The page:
Employing one of the many gigantic bunches of greens I've received with each basket, I made a quick béchamel, starting off with a blond roux and adding in a handful of diced spring onions, and creamed the greens. Taking things down a slightly exotic road, I opted to finish the béchamel with half coconut milk, infused with toasted coriander seed. The dark, slightly bitter flavor of the greens played very well with the sweet richness of the sauce, tasting lush and fresh, velvety and decadent at the same time.

To finish things off, I cooked off a few four-minute eggs, still golden-yolked and flowing, and dotted the plate with a little bit of Sriracha, for heat and just a bit of acid to brighten the flavors. Everyone agreed that this one was a keeper, though the younger daughter put forth the opinion that the everything-else-to-egg ratio was off. That kid wants to eat egg-topped eggs with a side of eggs, though, so I took the criticism in stride.

Since then, though, the kids have begun to tire of my vegetative explorations, longing for "something normal," as they so eloquently put it. I think the stumbling block has been my arguably silly insistence that each ingredient be treated as something to be highlighted and celebrated, rather than chopped up into a stew, its singular nature subjugated to the greater good of a perhaps more kid-friendly dinner.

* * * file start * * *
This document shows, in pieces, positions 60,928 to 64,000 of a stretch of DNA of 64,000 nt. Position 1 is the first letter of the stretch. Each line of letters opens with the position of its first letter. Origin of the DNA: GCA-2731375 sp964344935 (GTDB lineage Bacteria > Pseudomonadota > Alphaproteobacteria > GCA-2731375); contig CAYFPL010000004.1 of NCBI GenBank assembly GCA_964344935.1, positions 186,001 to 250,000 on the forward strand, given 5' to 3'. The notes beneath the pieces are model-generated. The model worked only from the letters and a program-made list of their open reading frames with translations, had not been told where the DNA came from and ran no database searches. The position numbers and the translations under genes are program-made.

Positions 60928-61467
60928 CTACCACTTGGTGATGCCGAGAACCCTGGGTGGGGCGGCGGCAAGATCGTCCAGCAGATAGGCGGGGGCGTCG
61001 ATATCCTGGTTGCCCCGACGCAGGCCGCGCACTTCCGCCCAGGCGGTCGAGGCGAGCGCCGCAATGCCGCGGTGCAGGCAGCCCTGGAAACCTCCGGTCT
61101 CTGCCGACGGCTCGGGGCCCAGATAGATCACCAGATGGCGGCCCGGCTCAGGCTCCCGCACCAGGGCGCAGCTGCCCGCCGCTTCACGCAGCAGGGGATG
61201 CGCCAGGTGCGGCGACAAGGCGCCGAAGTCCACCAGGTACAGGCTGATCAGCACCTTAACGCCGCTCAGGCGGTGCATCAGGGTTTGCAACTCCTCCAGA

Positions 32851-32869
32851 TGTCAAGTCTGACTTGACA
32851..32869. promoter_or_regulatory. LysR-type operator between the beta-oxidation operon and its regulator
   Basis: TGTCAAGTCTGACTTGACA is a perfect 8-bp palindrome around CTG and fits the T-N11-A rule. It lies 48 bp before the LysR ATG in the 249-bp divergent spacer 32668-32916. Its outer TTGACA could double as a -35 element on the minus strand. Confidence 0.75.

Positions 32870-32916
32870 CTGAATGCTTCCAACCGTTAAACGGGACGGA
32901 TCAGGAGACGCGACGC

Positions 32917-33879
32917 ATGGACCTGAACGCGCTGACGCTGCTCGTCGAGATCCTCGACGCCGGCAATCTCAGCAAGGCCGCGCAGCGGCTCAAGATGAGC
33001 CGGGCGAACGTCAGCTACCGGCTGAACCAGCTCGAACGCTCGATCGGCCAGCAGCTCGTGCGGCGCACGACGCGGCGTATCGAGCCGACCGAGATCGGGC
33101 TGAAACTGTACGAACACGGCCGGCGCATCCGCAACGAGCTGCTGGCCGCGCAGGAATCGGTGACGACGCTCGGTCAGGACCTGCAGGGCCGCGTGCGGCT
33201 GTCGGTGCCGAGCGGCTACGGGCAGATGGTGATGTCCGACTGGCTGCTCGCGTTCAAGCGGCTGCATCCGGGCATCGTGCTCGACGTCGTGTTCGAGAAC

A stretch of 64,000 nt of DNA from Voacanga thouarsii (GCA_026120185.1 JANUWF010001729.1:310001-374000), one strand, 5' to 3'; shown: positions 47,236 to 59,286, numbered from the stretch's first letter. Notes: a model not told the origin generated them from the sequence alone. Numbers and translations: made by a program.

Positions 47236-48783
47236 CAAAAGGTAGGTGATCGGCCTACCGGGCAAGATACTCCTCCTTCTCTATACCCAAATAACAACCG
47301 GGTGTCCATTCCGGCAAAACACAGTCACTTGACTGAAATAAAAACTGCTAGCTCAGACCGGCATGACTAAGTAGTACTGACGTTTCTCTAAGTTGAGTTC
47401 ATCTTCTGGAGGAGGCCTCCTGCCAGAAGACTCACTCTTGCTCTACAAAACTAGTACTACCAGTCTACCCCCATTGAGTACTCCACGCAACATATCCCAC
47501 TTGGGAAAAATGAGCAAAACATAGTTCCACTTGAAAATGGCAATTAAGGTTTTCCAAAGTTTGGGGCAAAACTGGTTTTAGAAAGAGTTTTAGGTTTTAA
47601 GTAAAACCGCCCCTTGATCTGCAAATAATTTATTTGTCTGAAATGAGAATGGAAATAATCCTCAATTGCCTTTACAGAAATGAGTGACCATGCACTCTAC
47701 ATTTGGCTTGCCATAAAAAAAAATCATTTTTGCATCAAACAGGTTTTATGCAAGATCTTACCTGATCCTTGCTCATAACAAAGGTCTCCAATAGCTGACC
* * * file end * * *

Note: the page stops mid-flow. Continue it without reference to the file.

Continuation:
We've had a bit of drama, a couple of mid-meal pizzas ordered to quell the complaints of hungry kids who would not be placated by a slightly small portion of a slightly elaborate edible treatise on the carrot. I went, temporarily, on strike, refusing to cook for a couple of kids who were becoming increasingly belligerent in their longing for some mac and cheese, or at least a nice pot roast.

I've since reconciled myself to the necessity of indulging their whims as much as (if not more than) my own, and we're back to the drawing board with our menu planning for this week's basket, looking at roasted chicken with sautéed green beans and butter-braised radishes, a gumbo for that lovely okra, and perhaps a raisin- and caper-studded Sicilian-style dish of greens and beans, a version of which the kids had enjoyed a few weeks earlier.

As a peace offering, I grilled a bunch of steaks this weekend, sneaking in some grilled endive with fish sauce and cilantro vinaigrette, and a big tumble of grilled fava beans tossed with garlic and lemon. The kids plowed through those steaks like a couple of Oliver Twist extras. My wife wanted more endive. I'll call that a win-win.

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Nicholas L. Hall is a husband and father who earns his keep playing a video game that controls the U.S. power grid. He also writes for the Houston Press about food, booze and music, in an attempt to keep the demons at bay. When he's not busy keeping your lights on, he can usually be found making various messes in the kitchen, with apologies to his wife.
Contact: Nicholas L. Hall